ON THE RIGHT PATH

UAE 2018 | AJMAN | INTERVIEW

TBY talks to Ali Eissa Alnuami, Director General of the Department of Economic Development-Ajman (DED-Ajman), on increasing investor happiness, enhancing consumer rights, and treating foreigners like locals.

Ali Eissa Alnuami
BIOGRAPHY
Ali Eissa Alnuaimi graduated from Beirut Arab University in Lebanon with a bachelor’s degree in commerce and business administration. His career began in the banking sector where he held a number of senior positions within various regional and international banks. He was appointed a member of the Federal National Council (FNC) of the UAE, on which he served for four years. He was later appointed to the position of Council Observer, which allowed him to interact with ministers and government officials on matters of national importance. He is currently the Director General of the Department of Economic Development-Ajman and works with the leadership team to improve customer experience regarding conducting business and investing in the Emirate of Ajman.

What is the role of the DED-Ajman?

The role that DED-Ajman plays has been outlined in detail in the Emirate's strategic objectives for 2017-2021. Our work is based on these priorities and falls in line with the UAE's federal vision. Our efforts are highlighted in our continuing move to work closely with other Emirates in order to provide potential and existing investors with a wide array of premium options, which includes lucrative benefits and advantages to be gained from investing in the UAE. DED-Ajman further consolidates these options with the commitment to deliver on these services promised to investors. We are also tasked with increasing the happiness index of these investors, a move that falls in line with the UAE government's overall happiness index initiative. In order to do so, we carefully study and analyze key reports published by notable organizations like the World Bank, taking their recommendations into account and using them as a baseline in our efforts to improve our services, transactions, and processes. The Ease of Doing Business index is also a major area of focus for us as we are always trying to improve the investor experience here. We are also working to enhance consumer rights for residents, which includes dispute resolution. Part of our role is to educate and hold workshops, and we are also tasked with preventing the promulgation of fraudulent goods into the market; therefore, we monitor and conduct inspections to stop the proliferation of counterfeit and pirated goods from entering Ajman.

What is the predominant business activity in Ajman, and how will this change in the coming years?

One of the key sectors is the Emirate's industrial sector, particularly its SME industrial segment. Larger industries present in the country today are more suitable to operate across large emirates like Dubai, and as an alternative, Ajman caters to and remains highly suitable for the smaller SME-style industries, alongside green sectors to further reduce environmental impact. This complements our vision to make Ajman more environmentally friendly and sustainable. Amidst these preferences for SME-based investments, Ajman is still looking to attract more businesses that can add value to our economy. We are especially interested in bringing in businesses that can build an economy based on knowledge rather than labor intensive activities.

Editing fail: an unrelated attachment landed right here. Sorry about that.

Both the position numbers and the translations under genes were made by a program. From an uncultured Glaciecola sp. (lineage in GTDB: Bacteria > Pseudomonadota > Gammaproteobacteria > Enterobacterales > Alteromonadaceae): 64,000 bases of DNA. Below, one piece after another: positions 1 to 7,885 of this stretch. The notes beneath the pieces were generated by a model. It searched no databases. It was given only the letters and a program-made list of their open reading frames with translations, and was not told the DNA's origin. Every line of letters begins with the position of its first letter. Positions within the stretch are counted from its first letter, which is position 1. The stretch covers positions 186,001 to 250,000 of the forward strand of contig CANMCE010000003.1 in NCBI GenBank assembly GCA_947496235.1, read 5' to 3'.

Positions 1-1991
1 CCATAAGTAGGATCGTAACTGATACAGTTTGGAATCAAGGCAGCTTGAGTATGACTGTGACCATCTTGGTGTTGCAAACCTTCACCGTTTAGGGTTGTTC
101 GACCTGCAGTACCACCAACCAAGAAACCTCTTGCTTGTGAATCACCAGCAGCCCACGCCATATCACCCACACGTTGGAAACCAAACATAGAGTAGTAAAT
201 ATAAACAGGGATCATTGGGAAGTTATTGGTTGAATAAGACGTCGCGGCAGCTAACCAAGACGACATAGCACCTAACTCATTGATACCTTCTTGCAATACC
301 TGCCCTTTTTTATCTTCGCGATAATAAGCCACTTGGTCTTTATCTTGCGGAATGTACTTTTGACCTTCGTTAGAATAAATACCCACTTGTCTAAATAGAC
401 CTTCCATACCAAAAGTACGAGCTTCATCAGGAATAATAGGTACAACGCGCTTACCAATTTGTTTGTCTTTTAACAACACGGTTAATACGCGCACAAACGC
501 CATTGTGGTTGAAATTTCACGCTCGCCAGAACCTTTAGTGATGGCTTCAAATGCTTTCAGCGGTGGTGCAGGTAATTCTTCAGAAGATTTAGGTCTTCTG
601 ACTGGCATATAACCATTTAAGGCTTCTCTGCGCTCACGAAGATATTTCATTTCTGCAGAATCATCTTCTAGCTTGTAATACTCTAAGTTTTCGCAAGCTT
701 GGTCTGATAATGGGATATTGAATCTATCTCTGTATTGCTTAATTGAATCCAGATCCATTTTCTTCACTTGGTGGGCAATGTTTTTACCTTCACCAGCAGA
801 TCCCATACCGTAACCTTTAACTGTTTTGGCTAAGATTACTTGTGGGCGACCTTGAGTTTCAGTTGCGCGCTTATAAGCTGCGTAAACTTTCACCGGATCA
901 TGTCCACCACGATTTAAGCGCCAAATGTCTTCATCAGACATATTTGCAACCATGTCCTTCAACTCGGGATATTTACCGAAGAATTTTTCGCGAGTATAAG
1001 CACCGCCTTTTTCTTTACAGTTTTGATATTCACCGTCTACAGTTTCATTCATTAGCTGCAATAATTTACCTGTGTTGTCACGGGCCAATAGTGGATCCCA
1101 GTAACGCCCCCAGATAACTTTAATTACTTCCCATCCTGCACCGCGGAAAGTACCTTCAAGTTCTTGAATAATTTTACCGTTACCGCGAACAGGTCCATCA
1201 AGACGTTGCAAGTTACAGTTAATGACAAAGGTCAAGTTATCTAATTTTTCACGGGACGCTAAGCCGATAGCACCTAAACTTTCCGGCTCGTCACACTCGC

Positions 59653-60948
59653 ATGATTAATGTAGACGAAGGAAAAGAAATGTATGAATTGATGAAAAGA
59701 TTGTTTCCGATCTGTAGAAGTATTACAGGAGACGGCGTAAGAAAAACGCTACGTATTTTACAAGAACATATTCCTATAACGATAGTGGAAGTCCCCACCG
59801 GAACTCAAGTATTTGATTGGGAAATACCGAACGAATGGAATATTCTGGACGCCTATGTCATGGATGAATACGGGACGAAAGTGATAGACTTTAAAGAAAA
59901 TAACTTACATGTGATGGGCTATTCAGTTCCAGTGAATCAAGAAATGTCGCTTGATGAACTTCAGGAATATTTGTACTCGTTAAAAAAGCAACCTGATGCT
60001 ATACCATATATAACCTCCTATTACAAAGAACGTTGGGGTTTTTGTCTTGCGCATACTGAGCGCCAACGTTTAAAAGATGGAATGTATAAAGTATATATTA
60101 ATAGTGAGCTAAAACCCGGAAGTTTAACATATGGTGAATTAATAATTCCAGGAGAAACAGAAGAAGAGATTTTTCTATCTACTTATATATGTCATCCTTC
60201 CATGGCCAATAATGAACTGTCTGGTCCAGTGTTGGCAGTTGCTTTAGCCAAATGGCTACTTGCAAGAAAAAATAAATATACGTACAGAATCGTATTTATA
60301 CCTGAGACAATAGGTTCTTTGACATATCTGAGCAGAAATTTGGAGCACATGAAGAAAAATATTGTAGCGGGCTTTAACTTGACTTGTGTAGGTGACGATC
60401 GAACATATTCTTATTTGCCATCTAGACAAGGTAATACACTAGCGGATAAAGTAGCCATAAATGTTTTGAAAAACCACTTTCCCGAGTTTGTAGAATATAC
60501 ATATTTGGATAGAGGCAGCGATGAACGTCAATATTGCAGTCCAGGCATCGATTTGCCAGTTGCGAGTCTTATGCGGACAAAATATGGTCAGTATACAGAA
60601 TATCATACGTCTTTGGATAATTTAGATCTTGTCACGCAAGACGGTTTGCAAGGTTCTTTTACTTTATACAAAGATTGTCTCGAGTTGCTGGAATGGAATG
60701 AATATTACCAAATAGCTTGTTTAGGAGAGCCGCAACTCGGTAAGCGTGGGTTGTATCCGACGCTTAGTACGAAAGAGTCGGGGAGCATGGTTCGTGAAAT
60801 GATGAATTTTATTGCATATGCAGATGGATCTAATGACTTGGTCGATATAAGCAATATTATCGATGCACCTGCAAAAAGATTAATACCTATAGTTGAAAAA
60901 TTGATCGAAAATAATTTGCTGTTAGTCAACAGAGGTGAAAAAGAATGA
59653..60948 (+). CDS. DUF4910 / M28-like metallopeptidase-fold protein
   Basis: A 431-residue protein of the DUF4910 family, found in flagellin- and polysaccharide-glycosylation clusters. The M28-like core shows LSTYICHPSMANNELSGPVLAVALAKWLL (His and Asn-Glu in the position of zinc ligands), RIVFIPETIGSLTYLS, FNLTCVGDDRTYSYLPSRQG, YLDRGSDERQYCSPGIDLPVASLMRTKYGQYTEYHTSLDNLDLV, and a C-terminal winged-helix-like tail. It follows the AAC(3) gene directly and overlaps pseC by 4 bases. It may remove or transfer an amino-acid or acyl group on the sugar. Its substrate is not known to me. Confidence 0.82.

How are DED-Ajman's priorities split between developing local talent and bringing in international business?

DED-Ajman's workforce is a good mix of different nationalities that work closely in the move to better understand the views of non-Emiratis. We try to make non-locals feel like they are residents of the UAE and feel welcome. We train our customer service representatives to provide foreigners with quality service both in terms of information and a customer-friendly interaction. The environment in the UAE and the mix of nationalities you find here means that key departments such as the Department of Economic Development need to create a harmonious culture that incorporates Emirati with foreign values. Ultimately, this means making life more comfortable and raising the ease of doing business, especially compared to other markets where a lack of a cultural mélange makes business more difficult for foreign investors.

Other than FDI from India and China, are there any other markets that are particularly important for Ajman?

Ajman has an excellent, diverse mix of investors, many of whom come from South or East Asia. We also have a large pool of Arab investors from the GCC and other countries in the Middle East, along with investors from Central Asia. One advantage we have is that life in Ajman is easier than in Dubai and other big cities. Ajman is ranked immediately after Dubai in the World Bank's ease of doing business ratings, which reaffirms our belief that Ajman is on the right path.